Demand for purchasing and renting a place to live in the region has outstripped the supply, driving up sales and rents — a situation experts say likely will persist for years. But Bob Swanson and his fellow members of the Carolinas Real Estate Investors Association are determined to do something about it.
The Asheville-based nonprofit invites the public to attend a discussion on affordable housing on Monday, Nov. 14, from 6:30-9 p.m. at the Hilton Asheville Biltmore Park hotel. “We owe it to the community to let people know how severe the shortage is and what the need is,” Swanson says.
The event will feature a panel of four speakers who represent different approaches that could help alleviate what those like Asheville City Councilman Gordon Smith have called a crisis. According to Swanson, CREIA members believe builders “may be able to bring new housing online faster” than most local leaders have proposed.
Panelists will include:
- Barry Bialik, founder of the Compact Cottage Company in Skyland. The company specializes in building small homes that are “affordable to just about anyone,” according to its website.
- Allan Clark, founder of Mars Hills-based Iron Castles that designs and manufactures homes from shipping containers.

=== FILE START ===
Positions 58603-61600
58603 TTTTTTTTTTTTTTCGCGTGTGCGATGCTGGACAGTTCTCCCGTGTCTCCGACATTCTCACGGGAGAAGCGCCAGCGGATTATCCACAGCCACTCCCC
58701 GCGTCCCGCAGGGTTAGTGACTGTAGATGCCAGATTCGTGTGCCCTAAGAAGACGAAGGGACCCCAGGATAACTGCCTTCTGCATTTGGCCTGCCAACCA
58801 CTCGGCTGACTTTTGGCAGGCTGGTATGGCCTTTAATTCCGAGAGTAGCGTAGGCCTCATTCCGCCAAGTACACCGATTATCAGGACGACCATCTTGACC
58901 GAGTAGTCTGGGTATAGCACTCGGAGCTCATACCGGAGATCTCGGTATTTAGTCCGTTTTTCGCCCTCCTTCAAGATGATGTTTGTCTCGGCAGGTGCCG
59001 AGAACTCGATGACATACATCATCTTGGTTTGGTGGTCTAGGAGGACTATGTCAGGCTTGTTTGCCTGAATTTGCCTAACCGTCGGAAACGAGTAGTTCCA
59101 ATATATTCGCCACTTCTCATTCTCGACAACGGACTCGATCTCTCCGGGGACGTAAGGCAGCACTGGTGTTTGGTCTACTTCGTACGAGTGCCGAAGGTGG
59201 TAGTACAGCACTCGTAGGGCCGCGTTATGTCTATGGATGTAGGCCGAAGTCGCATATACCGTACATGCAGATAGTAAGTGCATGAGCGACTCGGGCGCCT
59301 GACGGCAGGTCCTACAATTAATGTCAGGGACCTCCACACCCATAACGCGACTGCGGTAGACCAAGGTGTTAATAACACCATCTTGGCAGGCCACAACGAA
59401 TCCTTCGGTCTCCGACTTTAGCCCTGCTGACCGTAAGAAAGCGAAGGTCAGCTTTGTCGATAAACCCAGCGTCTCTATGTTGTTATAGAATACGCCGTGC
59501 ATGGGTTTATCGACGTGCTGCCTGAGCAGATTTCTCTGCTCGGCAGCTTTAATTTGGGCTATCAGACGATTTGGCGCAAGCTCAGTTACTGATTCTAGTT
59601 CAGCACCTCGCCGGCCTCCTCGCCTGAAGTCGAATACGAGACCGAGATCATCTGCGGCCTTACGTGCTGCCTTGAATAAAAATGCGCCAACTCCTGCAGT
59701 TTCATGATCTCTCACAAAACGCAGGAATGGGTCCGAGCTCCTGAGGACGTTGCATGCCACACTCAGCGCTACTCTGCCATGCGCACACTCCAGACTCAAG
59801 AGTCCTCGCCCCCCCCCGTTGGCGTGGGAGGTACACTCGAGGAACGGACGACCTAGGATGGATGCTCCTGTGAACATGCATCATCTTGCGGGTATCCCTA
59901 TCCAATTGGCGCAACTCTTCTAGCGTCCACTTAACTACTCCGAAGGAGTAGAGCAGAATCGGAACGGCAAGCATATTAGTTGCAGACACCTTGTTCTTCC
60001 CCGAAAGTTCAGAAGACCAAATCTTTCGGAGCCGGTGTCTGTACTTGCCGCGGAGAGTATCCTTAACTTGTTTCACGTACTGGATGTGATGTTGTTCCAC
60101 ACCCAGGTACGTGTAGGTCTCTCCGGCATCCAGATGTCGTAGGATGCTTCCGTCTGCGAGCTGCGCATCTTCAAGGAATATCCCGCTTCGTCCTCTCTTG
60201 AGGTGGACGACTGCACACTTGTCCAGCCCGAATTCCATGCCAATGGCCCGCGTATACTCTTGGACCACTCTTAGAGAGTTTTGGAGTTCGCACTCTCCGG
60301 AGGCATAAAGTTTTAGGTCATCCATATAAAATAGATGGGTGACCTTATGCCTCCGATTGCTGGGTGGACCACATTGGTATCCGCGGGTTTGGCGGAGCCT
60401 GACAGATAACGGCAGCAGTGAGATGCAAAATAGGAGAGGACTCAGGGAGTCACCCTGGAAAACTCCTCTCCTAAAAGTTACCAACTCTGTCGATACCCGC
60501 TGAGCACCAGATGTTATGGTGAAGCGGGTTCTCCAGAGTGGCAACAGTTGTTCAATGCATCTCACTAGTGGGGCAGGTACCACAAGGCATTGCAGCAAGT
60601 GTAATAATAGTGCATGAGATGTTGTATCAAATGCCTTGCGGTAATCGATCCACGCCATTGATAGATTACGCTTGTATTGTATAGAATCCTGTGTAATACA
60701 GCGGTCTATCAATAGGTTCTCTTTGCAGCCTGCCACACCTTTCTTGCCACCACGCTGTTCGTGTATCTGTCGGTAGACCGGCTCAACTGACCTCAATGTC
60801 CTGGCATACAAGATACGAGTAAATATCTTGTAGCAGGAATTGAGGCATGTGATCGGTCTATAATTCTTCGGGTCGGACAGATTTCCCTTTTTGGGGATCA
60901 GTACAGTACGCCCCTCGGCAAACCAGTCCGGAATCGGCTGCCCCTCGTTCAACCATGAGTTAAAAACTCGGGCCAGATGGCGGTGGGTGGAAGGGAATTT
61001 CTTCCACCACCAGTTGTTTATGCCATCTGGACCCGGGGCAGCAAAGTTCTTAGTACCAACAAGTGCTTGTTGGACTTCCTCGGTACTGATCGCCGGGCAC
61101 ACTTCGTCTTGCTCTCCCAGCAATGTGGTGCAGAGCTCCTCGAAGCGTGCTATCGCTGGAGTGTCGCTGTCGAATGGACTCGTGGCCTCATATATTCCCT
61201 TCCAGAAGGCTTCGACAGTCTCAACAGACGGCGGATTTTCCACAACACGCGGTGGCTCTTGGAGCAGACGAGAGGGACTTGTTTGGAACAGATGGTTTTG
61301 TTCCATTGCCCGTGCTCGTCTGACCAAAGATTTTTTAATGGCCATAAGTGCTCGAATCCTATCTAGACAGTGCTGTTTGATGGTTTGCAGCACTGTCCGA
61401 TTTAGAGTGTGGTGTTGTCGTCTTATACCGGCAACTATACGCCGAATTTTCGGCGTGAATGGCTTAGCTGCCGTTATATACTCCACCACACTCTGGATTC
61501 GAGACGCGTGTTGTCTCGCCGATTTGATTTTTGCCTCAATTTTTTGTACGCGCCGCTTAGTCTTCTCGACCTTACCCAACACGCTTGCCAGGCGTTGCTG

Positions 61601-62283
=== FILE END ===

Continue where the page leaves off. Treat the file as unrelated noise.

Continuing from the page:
- Teal Brown, owner of Wishbone Tiny Homes in Asheville. The company builds residences “behind” existing homes that are up to 70 percent the size of the existing house, according to its website.
- Marianne Kilkenny, author of the book Your Quest for Home: A Guidebook to Find the Ideal Community for Your Later Years. The Asheville resident also is creator and founder of Women for Living in Community, a network that “focuses on the power of women as advocates and leaders for alternative housing choices,” according to Kilkenny’s website.
A question and answer session moderated by Swanson will follow the panel discussion.
“We would like to see our members recognize the trend toward smaller, more cost-effective housing is not a fad and begin to innovate business models that create a new style of supply,” Swanson says. “Ideally, we would like to see the real estate investment community contribute a significant source of supply toward satisfying needed housing.”
That way, they “can develop a more collaborative relationship with the public sector,” he says.
“Our interest goes well beyond our ability to generate income from our investments, as doing so benefits our entire community by helping to sustain economic growth as it’s easier to retain workers who are better able to support their families,” CREIA board members said in a prepared statement.